“Opening [the] Doropu Singapore office was the next logical step,” said Zhe Hao, who’s also Country Manager for Doropu Singapore.

“Singapore and Malaysia have a lot in common such as the languages and cultures, so it was easier for us to replicate this model here.”

He went on to explain that if they had launched their office elsewhere instead of Singapore, they’d have to start all over again, in a sense.

They’d have to study that particular market, buying culture, workplace culture, and languages, among other factors.

Launching in Singapore allowed them to easily share existing resources and talents in Malaysia.

Getting users to try out Doropu was a challenge, Zhe Hao shared.

“Price drop shopping is unheard of in Asia,” he said.

“People are familiar with auctioning; bidding and buying at higher prices, but no one has heard of buying things as prices go down with everyone paying the final price!”

They educate users through Doropu, by having them buy and experience the price drop themselves and letting them understand that it doesn’t matter if they bought it first or last, everyone pays the final price.

“There are no other app or website that are like Doropu at the moment,” Zhe Hao stated.

He noted that consumers only go online and start browsing when there’s something they need to buy.

With Doropu, users can check the app daily for deals on items that they may potentially need.

The app also has a group chat feature that shows the number of live views and gamifies users’ purchasing journey.

“Doropu users go to our app almost everyday, even if they have no need to buy the items, but they still check back on the app because they want to see what is the product on sale and how cheap the product is sold on that day.”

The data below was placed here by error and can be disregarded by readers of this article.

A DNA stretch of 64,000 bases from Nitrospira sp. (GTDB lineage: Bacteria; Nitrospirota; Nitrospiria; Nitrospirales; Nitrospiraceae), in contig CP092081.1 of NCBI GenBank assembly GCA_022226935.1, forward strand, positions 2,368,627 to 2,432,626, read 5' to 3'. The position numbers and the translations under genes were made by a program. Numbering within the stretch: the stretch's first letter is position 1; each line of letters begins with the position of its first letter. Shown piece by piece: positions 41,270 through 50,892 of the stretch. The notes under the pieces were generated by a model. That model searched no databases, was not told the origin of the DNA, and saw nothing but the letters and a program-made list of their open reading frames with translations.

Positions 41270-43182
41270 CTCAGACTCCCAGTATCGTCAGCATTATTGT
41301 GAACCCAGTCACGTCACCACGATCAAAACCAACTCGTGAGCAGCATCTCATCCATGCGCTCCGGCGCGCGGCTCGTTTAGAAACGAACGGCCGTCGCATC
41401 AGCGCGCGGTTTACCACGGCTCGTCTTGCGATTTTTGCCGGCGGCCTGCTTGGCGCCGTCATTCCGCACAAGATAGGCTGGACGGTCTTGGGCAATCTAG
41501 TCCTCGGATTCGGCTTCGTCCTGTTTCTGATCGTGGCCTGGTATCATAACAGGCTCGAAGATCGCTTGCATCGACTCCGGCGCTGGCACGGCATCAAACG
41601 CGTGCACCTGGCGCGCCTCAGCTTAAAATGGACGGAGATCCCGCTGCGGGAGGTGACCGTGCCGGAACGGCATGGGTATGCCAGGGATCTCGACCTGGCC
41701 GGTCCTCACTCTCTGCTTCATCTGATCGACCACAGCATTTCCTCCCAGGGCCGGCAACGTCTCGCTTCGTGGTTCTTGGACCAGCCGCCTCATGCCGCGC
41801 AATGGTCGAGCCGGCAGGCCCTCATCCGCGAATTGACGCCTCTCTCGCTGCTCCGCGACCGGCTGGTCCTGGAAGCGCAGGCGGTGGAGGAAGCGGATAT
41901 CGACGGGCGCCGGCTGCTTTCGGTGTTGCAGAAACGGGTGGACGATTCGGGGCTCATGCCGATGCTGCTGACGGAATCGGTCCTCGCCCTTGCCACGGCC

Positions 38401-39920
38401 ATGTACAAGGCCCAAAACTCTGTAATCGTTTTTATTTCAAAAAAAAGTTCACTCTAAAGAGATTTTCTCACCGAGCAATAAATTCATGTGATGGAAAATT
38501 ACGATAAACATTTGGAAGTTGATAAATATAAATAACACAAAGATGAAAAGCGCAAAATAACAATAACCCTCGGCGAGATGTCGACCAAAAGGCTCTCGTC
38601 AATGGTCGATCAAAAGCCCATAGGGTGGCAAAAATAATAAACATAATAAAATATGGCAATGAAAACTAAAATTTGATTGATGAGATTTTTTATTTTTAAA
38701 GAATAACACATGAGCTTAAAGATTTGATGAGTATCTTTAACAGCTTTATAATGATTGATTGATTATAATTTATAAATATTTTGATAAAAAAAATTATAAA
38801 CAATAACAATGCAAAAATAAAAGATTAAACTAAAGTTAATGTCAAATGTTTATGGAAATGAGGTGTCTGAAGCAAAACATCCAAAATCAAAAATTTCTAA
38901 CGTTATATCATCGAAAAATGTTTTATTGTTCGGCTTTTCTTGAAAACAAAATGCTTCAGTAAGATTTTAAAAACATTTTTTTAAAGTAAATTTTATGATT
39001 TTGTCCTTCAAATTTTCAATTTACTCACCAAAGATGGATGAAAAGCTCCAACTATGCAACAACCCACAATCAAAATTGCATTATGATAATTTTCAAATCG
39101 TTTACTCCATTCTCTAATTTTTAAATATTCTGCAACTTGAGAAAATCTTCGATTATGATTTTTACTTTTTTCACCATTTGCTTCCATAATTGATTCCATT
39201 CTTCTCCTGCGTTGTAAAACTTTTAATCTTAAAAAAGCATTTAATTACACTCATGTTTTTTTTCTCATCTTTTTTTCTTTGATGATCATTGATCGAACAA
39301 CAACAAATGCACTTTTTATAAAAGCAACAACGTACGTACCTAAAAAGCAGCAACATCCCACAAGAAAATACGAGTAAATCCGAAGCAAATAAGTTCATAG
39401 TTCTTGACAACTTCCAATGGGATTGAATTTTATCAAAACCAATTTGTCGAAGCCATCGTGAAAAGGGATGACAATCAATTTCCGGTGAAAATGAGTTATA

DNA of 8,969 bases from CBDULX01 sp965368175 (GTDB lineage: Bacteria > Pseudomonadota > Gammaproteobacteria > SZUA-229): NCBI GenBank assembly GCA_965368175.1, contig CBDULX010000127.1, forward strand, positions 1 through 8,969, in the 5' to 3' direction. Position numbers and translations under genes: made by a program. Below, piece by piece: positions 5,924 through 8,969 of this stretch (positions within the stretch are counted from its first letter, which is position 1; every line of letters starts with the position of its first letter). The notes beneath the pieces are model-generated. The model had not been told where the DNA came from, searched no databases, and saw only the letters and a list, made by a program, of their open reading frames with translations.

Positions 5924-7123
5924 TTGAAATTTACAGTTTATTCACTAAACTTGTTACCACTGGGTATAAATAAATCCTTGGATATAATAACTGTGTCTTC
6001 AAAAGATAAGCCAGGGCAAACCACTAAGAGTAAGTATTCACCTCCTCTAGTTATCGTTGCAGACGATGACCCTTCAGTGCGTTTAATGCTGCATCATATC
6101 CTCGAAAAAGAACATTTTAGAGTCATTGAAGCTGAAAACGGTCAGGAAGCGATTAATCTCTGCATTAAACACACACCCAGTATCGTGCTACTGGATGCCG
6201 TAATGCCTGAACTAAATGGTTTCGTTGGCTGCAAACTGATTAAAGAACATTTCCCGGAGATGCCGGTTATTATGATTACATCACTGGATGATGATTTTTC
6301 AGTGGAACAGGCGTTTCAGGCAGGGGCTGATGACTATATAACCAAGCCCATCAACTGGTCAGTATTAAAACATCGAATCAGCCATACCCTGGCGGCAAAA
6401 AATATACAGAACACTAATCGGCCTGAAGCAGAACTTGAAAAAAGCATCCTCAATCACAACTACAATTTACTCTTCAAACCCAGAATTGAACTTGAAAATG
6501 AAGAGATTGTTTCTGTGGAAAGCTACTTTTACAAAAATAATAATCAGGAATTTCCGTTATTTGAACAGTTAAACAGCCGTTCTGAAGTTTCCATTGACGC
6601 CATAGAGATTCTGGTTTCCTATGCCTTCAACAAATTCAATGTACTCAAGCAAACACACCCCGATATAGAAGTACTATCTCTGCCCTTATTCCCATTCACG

“Or if they have bought the items, they will check back to see what is the final price and how much they have saved. There is instant gratification,” Zhe Hao shared.

Since July, the company has been working on a “soft launch” for their merchants and listing their products on the Doropu platform.

Doropu doesn’t charge merchants any listing fees like other ecommerce platforms, Zhe Hao revealed, and they “guarantee items will be sold out in 24 hours because [they] have thousands of ready buyers”.

Visibility on products is “very high” and that merchants needn’t compete with the thousands of other brands on their platform, he added.

He gave us an example of how Doropu helps merchants.

Typically, businesses would wait for a festivity or season to organise a sales event, like a clearance sale where outdated products get marked down to 70% their original prices.

“But by listing on Doropu, items are listed at RSSP price and then dropped, [so] there is a chance items are sold at a lesser discount, between one to 69% instead of a 70%,” he explained.

“And they make more money.”

Screenshot of the Doropu website

The price drop business is not limited to physical goods, it can be applied to the selling of services as well, Zhe Hao pointed out.

Unlike the typical business model which focuses on rapid growth first before monetising or revenue generation, Doropu business plans allow them to prepare for monetisation in different stages.